Regardless, the Family Part judge failed to recognize there were material facts in dispute and evidence beyond the motion papers necessary for resolution of the matter that could not be resolved without a plenary hearing. Fusco v. Fusco, 186 N.J. Super. 321, 329 (App. Div. 1982) ("[I]f the proper disposition of a matrimonial dispute requires a plenary hearing, the dispute is by definition not subject to disposition on the papers, with or without oral argument."); see also Harrington v. Harrington, 281 N.J. Super. 39, 47 (App. Div.), certif. denied, 142 N.J. 455 (1995). The need for discovery and analysis of the evidence in a further proceeding is underscored in a case such as this where the parties' PSA does not specifically address plaintiff's monetary obligation under the circumstances where his son is both employed and attending college full time.
We believe the Family Part judge was remiss in not requiring defendant to submit documentation of Daniel's credits and earnings and in dismissing the matter summarily. The judge also erred in failing to schedule a plenary hearing to determine the intent of the parties in entering into the PSA; to consider Daniel's college plans and expenses, to review Daniel's income and savings and ascertain whether he contributed towards household expenses or paid his own expenses; and to evaluate the financial status of the parties. The determination of emancipation is a fact-sensitive inquiry that "involves a critical evaluation of the prevailing circumstances including the child's need, interests, and independent resources, the family's reasonable expectations, and the parties' financial ability, among other things." Dolce v. Dolce, 383 N.J. Super. 11, 18 (App. Div. 2006) (quoting Newburgh v. Arrigo, 88 N.J. 529, 545 (1982)).
Defendant revealed, for the first time on appeal, that Daniel earned $10 an hour during the summer of 2005 and currently earns $11.53 an hour at the Surrogate's office. Thus, even if the court had determined the income was temporary or insufficient to render Daniel economically self-sufficient to justify emancipation, a $20,000 per year salary for a nineteen-year old appears to constitute a sufficient change of circumstances for the modification of child support. Lepis v. Lepis, 83 N.J. 139, 146 (1980). We make no determination as to the merits of whether plaintiff was entitled to a reduction of his $180 per week child support obligation. We conclude only that the trial court should have reviewed the statutory factors set forth in N.J.S.A. 2A:34-23 to determine the proper level of support under the facts and circumstances of this case considering, as the guiding principle, Daniel's best interests. Lepis, supra, 83 N.J. at 157.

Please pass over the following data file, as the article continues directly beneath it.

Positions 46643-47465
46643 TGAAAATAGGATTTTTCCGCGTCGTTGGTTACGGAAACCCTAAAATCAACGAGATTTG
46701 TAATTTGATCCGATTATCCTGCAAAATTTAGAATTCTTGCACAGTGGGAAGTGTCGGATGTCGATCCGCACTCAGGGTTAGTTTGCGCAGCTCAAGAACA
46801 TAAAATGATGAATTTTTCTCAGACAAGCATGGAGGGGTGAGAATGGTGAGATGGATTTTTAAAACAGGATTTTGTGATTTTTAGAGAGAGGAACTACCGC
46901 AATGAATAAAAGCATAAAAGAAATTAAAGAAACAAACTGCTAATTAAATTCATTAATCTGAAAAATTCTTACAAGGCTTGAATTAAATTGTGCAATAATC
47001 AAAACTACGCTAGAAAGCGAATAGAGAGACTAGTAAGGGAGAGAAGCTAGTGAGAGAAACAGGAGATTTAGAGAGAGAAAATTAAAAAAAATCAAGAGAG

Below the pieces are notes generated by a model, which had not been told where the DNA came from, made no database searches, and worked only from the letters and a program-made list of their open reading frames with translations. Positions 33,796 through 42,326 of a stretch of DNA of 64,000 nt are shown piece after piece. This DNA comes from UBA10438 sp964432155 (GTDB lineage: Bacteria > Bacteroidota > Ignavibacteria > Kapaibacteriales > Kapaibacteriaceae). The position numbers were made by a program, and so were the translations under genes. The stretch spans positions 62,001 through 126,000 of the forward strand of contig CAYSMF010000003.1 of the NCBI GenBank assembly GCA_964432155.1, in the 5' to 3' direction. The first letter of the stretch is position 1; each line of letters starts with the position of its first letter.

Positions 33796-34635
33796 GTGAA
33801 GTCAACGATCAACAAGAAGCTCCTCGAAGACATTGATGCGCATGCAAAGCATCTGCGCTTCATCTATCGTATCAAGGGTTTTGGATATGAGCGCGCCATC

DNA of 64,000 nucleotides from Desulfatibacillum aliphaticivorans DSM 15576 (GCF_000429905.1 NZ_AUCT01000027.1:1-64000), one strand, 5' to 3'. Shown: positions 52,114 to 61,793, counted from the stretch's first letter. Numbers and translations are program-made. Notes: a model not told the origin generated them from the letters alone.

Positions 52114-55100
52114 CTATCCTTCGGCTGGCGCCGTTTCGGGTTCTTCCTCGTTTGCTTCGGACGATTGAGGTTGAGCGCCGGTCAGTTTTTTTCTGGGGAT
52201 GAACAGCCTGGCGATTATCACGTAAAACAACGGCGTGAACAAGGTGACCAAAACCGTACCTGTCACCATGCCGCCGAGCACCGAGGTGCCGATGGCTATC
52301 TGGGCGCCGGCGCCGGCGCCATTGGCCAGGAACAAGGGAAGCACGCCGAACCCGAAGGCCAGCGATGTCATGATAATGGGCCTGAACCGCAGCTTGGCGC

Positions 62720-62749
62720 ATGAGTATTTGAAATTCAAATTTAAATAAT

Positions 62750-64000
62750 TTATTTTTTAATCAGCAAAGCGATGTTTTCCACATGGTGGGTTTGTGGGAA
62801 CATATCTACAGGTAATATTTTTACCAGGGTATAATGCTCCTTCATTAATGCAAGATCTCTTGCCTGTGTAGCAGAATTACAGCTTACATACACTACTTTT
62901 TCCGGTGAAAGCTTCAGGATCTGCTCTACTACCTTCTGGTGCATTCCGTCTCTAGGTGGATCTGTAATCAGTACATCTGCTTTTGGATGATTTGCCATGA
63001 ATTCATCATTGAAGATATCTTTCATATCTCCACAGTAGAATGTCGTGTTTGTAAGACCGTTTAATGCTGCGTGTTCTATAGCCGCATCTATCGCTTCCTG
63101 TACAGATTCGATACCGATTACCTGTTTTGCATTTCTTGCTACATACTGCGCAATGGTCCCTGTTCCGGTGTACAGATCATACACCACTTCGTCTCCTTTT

We remand for discovery and a plenary hearing. Obviously, the proceedings cannot take place in a vacuum and the court must consider Daniel's current circumstances in calculating any future obligations for his support or educational expenses. Defendant's counsel informed us at oral argument that Daniel will be completing his program at Bergen County Community College in December 2006, as he dropped some courses his first year, and is applying to William Paterson University with the hope of starting classes in January 2007. We expect that defendant's counsel will provide Daniel's transcript from Bergen County Community College and paystubs from the Surrogate's office, as well as all information regarding William Paterson University, and the parties will exchange their updated financial information as previously ordered, prior to the plenary hearing. If necessary, a case management conference should be scheduled by the trial court to effectuate this purpose. We also trust that, following the hearing, the trial court will set forth factual findings and legal conclusions sufficient to explain the rationale underlying its determination. R. 1:7-4; Monte v. Monte, 212 N.J. Super. 557, 565 (App. Div. l986).
Reversed and remanded for proceedings consistent with this opinion. We do not retain jurisdiction.